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Gonzalez v. Warden

United States District Court, S.D. Texas, Corpus Christi Division

February 21, 2018

WARDEN, Defendant.


          Honorable Hilda Senior United States District Judge

         Gustavo Gonzalez filed a pro se Petition for Writ of Habeas Corpus under 28 U.S.C. § 2241 in the Northern District of Texas. That court construed the motion as a motion to vacate, set aside or correct sentence pursuant to 28 U.S.C. § 2255 and transferred it to this Court-the Court in which Gonzalez was sentenced. D.E. 3.

         Gonzales' motion seeks relief from his 240 month minimum enhanced sentence on the grounds that the United States did not give him timely notice of the enhancement which was filed the morning of trial and that his Texas drug conviction does not qualify as a predicate enhancement under more recent cases, Mathis v. United States, 136 S.Ct. 2243 (2016) and Hinkle v. United States, 832 F.3d 569 (5th Cir. 2016).

         Gonzalez was convicted after a jury trial in 2013 of possession with intent to distribute approximately 1560.8 kilograms of marijuana. 21 U.S.C. § 841(a)(1), 841(b)(1)(A). At the time of his arrest, Gonzalez was on probation for a 2007 Texas conviction for marijuana possession. Because the government filed a § 851 enhancement the morning of trial, Gonzalez' minimum mandatory sentence was 20 years based upon the enhancement. After a jury's verdict of guilty, the district court imposed a sentence of 20 years as required by law. The Fifth Circuit Court of Appeals affirmed.[1]

         Gonzalez filed a § 2255 motion to vacate, set aside or correct sentence in 2015 that raised one issue-ineffective assistance of counsel. After a hearing, the Court denied Gonzalez' motion in 2017. Gonzalez appealed. While his § 2255 denial was on appeal, Gonzalez filed a Rule 60(b) motion in which he claimed that his state drug conviction no longer qualified as a proper predicate offense under § 851 and § 851 is unconstitutional. This court did not reach the merits of Gonzalez' motion because it was a second or successive § 2255 claim and Gonzalez had not obtained permission to file it. Gonzalez' appeal of the denial of his § 2255 is still pending before the Fifth Circuit Court of Appeals.


         Gonzalez' present motion does not challenge the administration of his sentence, nor does he raise an issue that can be addressed under § 2255(e)'s savings clause. A petition filed under § 2241 that raises errors that occurred at or prior to sentencing should be construed as a § 2255 motion unless a petitioner shows that the remedy provided under § 2255 is inadequate or ineffective to test the legality of his detention in which case the motion may be brought under § 2241. Robinson v. United States, 812 F.3d 476, 476-77 (5th Cir. 2016). Gonzalez' issues may be raised in a second § 2255 motion if he obtains the Fifth Circuit's permission to file a second or successive motion. Gonzalez already raised the some of his present grounds in the Rule 60(b) motion, although he did not appeal from the Court's construction of that motion as second or successive.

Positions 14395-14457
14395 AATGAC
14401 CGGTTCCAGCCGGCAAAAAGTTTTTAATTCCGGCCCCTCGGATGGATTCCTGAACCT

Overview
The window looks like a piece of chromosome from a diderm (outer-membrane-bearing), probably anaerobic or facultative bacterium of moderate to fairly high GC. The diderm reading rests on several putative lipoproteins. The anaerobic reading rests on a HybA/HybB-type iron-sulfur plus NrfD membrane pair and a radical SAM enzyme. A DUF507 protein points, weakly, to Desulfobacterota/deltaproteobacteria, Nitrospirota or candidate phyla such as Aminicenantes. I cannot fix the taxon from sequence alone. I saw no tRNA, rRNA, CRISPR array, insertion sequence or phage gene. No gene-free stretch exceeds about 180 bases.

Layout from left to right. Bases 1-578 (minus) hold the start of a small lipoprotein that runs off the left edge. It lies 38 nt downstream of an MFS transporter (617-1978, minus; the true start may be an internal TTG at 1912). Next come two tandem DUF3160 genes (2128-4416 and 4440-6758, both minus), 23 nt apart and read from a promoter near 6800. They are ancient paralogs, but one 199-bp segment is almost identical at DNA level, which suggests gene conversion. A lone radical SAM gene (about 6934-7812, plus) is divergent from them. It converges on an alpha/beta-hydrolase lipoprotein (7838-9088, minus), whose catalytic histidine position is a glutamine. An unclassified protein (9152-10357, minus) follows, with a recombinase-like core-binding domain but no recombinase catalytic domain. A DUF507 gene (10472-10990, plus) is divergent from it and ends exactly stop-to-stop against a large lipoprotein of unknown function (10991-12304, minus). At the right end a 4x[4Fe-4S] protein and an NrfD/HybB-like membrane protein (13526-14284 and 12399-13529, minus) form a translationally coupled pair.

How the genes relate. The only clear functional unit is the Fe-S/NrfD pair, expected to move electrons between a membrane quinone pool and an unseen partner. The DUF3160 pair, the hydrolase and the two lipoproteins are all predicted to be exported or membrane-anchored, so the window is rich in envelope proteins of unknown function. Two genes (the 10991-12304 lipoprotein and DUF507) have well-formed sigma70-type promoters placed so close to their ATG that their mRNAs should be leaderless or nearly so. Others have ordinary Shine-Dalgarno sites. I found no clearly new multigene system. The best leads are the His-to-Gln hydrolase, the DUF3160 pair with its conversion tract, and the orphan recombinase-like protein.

Gonzalez is entitled to a single § 2255 motion unless he obtains the permission of the Fifth Circuit Court of Appeals to file a second motion. See Gonzalez, 545 U.S. at 531; Tolliver v. Dobre, 211 F.3d 876, 877 (5th Cir. 2000); 28 U.S.C. § 2244 (b)(3)(A) ("Before a second or successive application permitted by this section is filed in the district court, the applicant shall move in the appropriate court of appeals for an order authorizing the district court to consider the application.")- Gonzalez' motion does not indicate that he has sought or obtained such permission. Without permission from the Fifth Circuit, this Court does not have the power to adjudicate his claim.


         An appeal may not be taken to the court of appeals from a final order in a habeas corpus proceeding "unless a circuit justice or judge issues a certificate of appealability." 28 U.S.C. § 2253(c)(1)(B). Although Gonzalez' has not yet filed a notice of appeal, the § 2255 Rules instruct this Court to "issue or deny a certificate of appealability when it enters a final order adverse to the applicant." Rule 11, § 2255 Rules.

         A Certificate of Appealability (COA) "may issue. . . only if the applicant has made a substantial showing of the denial of a constitutional right." 28 U.S.C. § 2253(c)(2). "The COA determination under § 2253(c) requires an overview of the claims in the habeas petition and a general assessment of their merits." Miller-El v. Cockrell, 537 U.S. 322, 336 (2003). To warrant a grant of the certificate as to claims denied on their merits, "[t]he petitioner must demonstrate that reasonable jurists would find the district court's assessment of the constitutional claims debatable or wrong." Slack v. McDaniel, 529 U.S. 473, 484 (2000). This standard requires a § 2255 movant to demonstrate that reasonable jurists could debate whether the motion should have been resolved differently, or that the issues presented deserved encouragement to proceed further. United States v. Jones, 287 F.3d 325, 329 (5th Cir. 2002) (relying upon Slack, 529 U.S. at 483-84).

         As to claims that the district court rejects solely on procedural grounds, the movant must show both that "jurists of reasons would find it debatable whether the petition states a valid claim of the denial of a constitutional right and that jurists of reason would find it debatable whether the district court was correct in its procedural ruling." Slack, 529 U.S. at 484 (emphasis added).

         Based on the above standards, the Court concludes that Gonzalez is not entitled to a Certificate of Appealability on any of his claims. Reasonable jurists could not debate the Court's resolution of his claims, nor do these issues ...

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